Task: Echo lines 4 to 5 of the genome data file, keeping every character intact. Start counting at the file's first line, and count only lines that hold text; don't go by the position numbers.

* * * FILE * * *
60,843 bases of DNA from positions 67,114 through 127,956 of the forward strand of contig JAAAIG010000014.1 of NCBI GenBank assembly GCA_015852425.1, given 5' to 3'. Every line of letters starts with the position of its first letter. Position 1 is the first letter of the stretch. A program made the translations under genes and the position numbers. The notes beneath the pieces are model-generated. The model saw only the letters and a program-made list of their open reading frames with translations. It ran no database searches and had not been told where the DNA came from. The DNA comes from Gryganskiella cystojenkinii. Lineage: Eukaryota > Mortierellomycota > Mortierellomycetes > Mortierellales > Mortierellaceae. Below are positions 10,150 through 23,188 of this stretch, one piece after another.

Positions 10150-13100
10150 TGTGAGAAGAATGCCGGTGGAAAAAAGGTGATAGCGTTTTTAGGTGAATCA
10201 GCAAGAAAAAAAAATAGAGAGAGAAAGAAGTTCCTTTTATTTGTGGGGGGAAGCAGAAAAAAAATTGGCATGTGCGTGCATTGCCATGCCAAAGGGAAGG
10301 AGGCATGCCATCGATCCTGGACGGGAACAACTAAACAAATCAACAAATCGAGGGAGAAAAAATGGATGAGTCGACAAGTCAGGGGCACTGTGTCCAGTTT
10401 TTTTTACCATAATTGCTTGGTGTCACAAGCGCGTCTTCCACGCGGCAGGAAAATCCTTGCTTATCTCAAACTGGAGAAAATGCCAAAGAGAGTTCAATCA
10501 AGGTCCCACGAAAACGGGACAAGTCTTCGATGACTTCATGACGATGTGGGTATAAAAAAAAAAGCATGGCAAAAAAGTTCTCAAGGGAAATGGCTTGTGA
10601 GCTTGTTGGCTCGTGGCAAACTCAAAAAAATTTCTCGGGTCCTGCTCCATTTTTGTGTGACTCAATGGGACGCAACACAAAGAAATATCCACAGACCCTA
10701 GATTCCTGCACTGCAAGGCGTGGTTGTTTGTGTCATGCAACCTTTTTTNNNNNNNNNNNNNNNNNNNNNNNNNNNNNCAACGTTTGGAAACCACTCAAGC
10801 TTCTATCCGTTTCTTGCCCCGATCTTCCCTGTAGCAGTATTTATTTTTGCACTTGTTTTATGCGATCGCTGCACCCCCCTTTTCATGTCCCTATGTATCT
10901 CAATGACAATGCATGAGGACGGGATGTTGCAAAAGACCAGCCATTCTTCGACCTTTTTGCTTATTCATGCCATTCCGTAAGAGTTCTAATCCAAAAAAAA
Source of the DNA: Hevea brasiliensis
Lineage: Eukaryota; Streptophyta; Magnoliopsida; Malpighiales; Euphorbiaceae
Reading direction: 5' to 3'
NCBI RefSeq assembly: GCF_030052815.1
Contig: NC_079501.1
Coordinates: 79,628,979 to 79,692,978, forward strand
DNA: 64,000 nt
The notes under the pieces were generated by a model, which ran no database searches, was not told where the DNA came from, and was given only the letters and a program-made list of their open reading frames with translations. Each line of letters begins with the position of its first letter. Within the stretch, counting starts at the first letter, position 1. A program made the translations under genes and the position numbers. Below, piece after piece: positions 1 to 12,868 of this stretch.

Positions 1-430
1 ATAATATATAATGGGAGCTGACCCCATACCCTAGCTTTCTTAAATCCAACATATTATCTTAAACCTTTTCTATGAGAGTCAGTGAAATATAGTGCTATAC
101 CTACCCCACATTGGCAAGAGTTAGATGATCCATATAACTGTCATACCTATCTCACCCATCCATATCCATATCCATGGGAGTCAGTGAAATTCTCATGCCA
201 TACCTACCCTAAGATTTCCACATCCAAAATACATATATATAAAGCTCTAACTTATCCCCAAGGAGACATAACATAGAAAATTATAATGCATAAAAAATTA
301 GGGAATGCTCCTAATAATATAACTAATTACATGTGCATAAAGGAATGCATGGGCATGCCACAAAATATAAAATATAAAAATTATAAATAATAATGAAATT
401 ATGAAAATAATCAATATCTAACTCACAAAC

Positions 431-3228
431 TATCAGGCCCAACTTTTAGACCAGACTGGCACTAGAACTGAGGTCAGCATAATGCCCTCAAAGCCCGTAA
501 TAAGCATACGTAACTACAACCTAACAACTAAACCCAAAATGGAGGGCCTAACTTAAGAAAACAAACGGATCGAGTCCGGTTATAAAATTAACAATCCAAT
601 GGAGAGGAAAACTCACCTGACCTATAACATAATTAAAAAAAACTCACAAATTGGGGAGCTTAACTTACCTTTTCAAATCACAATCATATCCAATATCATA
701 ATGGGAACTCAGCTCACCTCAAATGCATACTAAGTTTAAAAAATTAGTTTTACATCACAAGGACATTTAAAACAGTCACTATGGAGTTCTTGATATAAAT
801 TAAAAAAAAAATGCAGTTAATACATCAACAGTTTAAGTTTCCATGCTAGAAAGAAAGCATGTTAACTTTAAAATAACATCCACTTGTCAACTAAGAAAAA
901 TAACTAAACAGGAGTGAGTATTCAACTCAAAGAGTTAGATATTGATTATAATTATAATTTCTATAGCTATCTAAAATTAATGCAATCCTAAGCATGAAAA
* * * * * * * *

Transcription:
10201 GCAAGAAAAAAAAATAGAGAGAGAAAGAAGTTCCTTTTATTTGTGGGGGGAAGCAGAAAAAAAATTGGCATGTGCGTGCATTGCCATGCCAAAGGGAAGG
10301 AGGCATGCCATCGATCCTGGACGGGAACAACTAAACAAATCAACAAATCGAGGGAGAAAAAATGGATGAGTCGACAAGTCAGGGGCACTGTGTCCAGTTT